A Brief History of Diabetes Care
For more than 100 years, diabetics have been taking insulin shots to control their blood sugar. As a Type I (my body does not produce any insulin on its own) diabetic, I have been giving myself insulin shots since 1974. When I was initially diagnosed, just after President Ford had taken office, a diabetic could only measure their sugar levels through urine.
The process would start by urinating into a cup, putting a Clinitest® tablet into a test tube, and then adding drops of urine into the test tube. A chemical reaction would occur. Next, you’d decipher sugar levels using a color chart. If the solution turned blue, that meant “negative,” or lowest sugar. If it turned orange, that meant high sugar, as shown to the right. When the result indicated high sugar, the diabetic would have had to inject themselves with a combination of pork and beef insulin and wait thirty minutes for their blood sugar levels to begin to drop to a normal level.
In the 1980’s, technology advanced to the point that diabetics could measure their blood sugar at home instantly with digital readouts, eliminating the 3-4 hour lag that came with urine testing. In the 1990’s, human-hormone and fast acting insulin were developed, replacing beef and pork insulin in practical use. Insulin started working in 5 minutes rather than 30 minutes. From the mid ‘80’s to the early 2010’s, various insulin pumps were developed that would allow insulin to flow into the diabetic’s body from an externally stored container as directed by the user, avoiding insulin syringes.
The Diabetics Dream
Exercise, delayed eating, sickness, and certain drug interactions can all cause the blood sugar of diabetics to rise too high or drop too low. Blood sugar that is too low, hypoglycemia, can cause a person to appear drunk, slur their words, cause accidents while driving, fall, or faint. If left untreated; hypoglycemia can result in death. Blood sugar that is consistently too high, hyperglycemia, can cause long-term blood cell damage, kidney damage, blindness, the loss of limbs due to poor circulation, and heart attacks.
It is a constant balancing act for diabetics to maintain safe sugar levels. What has been the diabetic’s dream for the last 100 years is an insulin that could be injected and be “smart” enough to do this balancing for you.
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It would have to know not to lower blood sugar too much if a diabetic exercises or misses a meal, but also to prevent blood sugar from rising too high if the diabetic eats in excess. In other words, a smart insulin would automatically activate or deactivate in response to changing glucose levels in the blood, thus giving tighter blood sugar management, as if the beta cells (the cells in the pancreas that should produce insulin but don’t in a diabetic’s body) were working normally. This would entirely eliminate the need to measure blood sugar and keep both hypo and hyperglycemic consequences at bay.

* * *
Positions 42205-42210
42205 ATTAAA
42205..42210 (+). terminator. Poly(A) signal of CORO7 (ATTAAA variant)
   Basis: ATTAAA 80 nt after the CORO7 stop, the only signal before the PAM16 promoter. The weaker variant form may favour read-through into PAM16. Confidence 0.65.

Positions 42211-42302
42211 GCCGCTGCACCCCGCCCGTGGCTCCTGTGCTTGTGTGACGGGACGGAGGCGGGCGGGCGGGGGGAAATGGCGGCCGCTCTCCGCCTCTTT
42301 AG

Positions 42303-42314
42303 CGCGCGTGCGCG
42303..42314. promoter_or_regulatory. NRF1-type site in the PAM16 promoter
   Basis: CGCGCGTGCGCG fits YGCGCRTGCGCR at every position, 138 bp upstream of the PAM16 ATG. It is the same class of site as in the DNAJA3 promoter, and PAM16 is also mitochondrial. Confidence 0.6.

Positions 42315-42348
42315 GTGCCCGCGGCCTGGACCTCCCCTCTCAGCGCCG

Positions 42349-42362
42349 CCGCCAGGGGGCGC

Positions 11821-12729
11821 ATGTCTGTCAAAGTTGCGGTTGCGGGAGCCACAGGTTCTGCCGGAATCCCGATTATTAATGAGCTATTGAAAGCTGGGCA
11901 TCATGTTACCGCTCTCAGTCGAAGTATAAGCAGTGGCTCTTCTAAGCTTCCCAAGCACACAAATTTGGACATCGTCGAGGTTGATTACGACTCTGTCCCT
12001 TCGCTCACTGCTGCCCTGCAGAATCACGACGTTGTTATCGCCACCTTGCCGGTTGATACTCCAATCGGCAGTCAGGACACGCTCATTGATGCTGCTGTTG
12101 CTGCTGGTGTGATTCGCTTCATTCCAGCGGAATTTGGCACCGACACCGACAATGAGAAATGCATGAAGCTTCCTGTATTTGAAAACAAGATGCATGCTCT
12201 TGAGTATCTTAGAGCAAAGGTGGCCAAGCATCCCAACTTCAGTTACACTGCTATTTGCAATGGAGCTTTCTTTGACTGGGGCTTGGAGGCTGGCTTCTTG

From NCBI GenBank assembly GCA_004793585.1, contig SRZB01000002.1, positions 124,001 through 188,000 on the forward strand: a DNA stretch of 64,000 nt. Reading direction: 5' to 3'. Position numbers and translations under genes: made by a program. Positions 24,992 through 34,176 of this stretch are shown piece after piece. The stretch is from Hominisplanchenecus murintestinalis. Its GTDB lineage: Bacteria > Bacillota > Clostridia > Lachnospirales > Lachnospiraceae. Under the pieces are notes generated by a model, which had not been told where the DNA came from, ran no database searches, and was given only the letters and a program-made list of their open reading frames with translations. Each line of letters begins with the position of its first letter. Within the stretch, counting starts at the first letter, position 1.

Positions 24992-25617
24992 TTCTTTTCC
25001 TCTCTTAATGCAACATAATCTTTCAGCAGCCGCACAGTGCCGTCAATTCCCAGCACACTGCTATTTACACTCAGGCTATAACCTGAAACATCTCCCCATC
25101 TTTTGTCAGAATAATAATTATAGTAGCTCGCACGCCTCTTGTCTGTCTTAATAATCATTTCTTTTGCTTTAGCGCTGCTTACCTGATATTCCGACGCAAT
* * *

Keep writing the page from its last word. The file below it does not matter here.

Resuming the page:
A Brighter Future
One firm that is working on smart insulin is Thermalin, Inc. a small biotech company started in 2008 by Dr. Michael A Weiss. Thermalin is looking to leverage a “protective hinge,” that is built into vertebrate insulins. The protective hinge is a natural structural feature that evolved more than half a billion years ago to keep the hormone stable in its closed state but foldable and functional in its open state.
As Dr. C. Ronald Kahn, Chief Academic Officer at the Joslin Diabetes Center at Harvard Medical School, stated, “In the recent study from the Weiss laboratory appearing in PNAS, we see an example of the next exciting phase of insulin development, namely development of an insulin analogue which through chemical modification can sense the level of sugar present in the blood. While the current analogue is designed to sense fructose, it seems likely that this same approach can be used to develop analogues to sense glucose.”
While the Thermalin study used fructose as a model, instead of a monosaccharide like glucose, it proves the synthetic hinge concept works. The company is now working on glucose-responsive insulin candidates that open and close at the desired high and low glucose thresholds, which are respectively 70 to 180 milligrams per deciliter.
Additional smart insulin research is being conducted by a preclinical startup also developing next-generation insulin that senses blood glucose levels and adjusts its activity accordingly. Founded in 2015, Pasadena-based Protomer was developing “smart therapeutics,” injectable drugs that can sense molecular activators in the body and automatically activate as needed. For diabetes, this includes smart insulin. Protomer describes its platform technology as chemical-biology based. The firm develops therapeutic peptides and proteins whose activity is tunable and controlled by small molecules.
In a prepared statement, Ruth Gimeno, vice president, diabetes research and clinical investigation at Eli Lilly, said “Glucose-sensing insulin is the next frontier and has the potential to revolutionize the treatment and quality of life of people with diabetes by dramatically improving both therapeutic efficacy and safety of insulin therapy.”
While Protomer’s pipeline is pre-clinical, with Eli Lilly providing the resources and knowledge to run clinical trials and make presentations to the FDA, the future of diabetes care has never looked as bright as it does now.
Clinitest® is a registered trademark of Siemens Healthcare Diagnostics Inc.